Imprisoned Molecules ‘Quantum Rattle’ in Their Cages

Imprisoned Molecules ‘Quantum Rattle’ in Their Cages

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Scientists have discovered that a space inside a special type of carbon molecule can be used to imprison other smaller molecules such as hydrogen or water. The nano-metre sized cavity of the hollow spherical C60 Buckminsterfullerene — or bucky ball — effectively creates a ‘nanolaboratory’, allowing detailed study of the quantum mechanical principles that determine the motion of the caged molecule, including the mysterious wave-like behaviour that is a fundamental property of all matter.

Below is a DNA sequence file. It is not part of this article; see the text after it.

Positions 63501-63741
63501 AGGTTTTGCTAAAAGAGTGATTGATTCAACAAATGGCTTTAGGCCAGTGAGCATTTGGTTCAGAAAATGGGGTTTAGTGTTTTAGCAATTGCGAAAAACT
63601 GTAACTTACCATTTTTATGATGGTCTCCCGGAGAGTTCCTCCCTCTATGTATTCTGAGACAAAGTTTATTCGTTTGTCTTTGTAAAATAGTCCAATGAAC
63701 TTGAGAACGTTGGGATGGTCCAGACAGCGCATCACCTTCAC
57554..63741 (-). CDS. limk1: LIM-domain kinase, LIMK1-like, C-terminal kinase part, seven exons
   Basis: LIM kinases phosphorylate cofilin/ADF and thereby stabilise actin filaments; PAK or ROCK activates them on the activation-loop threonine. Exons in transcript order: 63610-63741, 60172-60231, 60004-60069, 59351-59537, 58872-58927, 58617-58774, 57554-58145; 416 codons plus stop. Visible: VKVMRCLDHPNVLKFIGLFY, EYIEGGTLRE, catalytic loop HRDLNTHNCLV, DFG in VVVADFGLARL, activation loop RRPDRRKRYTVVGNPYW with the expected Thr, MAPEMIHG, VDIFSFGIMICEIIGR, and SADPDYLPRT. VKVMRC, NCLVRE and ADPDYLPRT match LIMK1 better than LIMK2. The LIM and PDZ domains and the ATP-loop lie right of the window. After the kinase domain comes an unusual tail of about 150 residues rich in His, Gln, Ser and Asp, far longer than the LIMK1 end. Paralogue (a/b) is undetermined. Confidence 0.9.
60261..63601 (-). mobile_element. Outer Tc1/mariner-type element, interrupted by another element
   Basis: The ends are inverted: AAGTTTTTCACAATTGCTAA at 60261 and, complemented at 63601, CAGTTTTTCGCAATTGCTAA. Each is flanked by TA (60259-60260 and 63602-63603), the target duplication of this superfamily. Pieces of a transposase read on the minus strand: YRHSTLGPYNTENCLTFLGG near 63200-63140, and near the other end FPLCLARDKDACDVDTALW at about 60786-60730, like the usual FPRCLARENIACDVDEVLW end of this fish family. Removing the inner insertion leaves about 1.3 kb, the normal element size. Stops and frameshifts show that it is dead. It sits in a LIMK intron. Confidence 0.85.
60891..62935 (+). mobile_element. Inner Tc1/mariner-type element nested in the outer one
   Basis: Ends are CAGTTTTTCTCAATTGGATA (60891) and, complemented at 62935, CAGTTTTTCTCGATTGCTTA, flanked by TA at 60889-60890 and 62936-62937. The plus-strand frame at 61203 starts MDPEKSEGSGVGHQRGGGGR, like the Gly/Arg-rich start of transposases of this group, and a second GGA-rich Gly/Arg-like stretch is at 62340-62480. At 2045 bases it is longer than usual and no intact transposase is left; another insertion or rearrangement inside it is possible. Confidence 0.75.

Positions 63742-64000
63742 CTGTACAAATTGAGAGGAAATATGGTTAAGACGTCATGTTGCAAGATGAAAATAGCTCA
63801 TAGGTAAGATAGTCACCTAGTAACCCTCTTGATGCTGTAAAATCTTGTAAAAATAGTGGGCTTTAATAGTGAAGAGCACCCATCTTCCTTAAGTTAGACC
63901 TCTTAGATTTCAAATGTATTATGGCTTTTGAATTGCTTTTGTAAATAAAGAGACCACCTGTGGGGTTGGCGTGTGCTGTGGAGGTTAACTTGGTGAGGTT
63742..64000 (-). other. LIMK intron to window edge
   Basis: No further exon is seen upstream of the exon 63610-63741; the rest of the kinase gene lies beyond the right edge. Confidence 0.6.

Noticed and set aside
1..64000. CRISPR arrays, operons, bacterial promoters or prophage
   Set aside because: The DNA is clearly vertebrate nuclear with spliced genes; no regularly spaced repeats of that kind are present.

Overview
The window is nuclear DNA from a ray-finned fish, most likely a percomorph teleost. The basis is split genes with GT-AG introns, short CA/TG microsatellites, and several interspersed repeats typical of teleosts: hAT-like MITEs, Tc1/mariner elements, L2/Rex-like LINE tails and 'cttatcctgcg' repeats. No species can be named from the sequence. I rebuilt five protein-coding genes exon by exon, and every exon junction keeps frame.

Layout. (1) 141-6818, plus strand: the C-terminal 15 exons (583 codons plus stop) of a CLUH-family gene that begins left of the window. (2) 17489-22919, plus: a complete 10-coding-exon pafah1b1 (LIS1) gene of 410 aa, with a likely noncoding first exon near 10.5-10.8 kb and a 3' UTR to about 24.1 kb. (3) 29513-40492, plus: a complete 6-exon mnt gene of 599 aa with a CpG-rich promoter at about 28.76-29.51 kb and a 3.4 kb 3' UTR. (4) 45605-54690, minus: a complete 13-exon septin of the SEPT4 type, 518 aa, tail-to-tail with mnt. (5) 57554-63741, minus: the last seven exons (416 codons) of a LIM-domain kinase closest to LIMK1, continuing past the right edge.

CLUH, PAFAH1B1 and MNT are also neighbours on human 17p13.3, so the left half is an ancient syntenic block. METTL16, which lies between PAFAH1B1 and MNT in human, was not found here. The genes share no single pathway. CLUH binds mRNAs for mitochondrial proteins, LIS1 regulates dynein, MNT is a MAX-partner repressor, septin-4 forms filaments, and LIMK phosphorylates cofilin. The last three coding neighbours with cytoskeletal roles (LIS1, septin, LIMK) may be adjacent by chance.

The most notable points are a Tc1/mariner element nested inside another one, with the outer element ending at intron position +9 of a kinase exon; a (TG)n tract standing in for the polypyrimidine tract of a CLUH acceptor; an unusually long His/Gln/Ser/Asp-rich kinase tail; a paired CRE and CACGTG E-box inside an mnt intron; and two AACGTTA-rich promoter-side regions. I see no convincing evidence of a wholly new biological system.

Experiments by the international collaboration of researchers, including physicists from The University of Nottingham, have revealed the wave-like behaviour and show how the imprisoned H2 and H2O molecules ‘quantum rattle’ in their cage.

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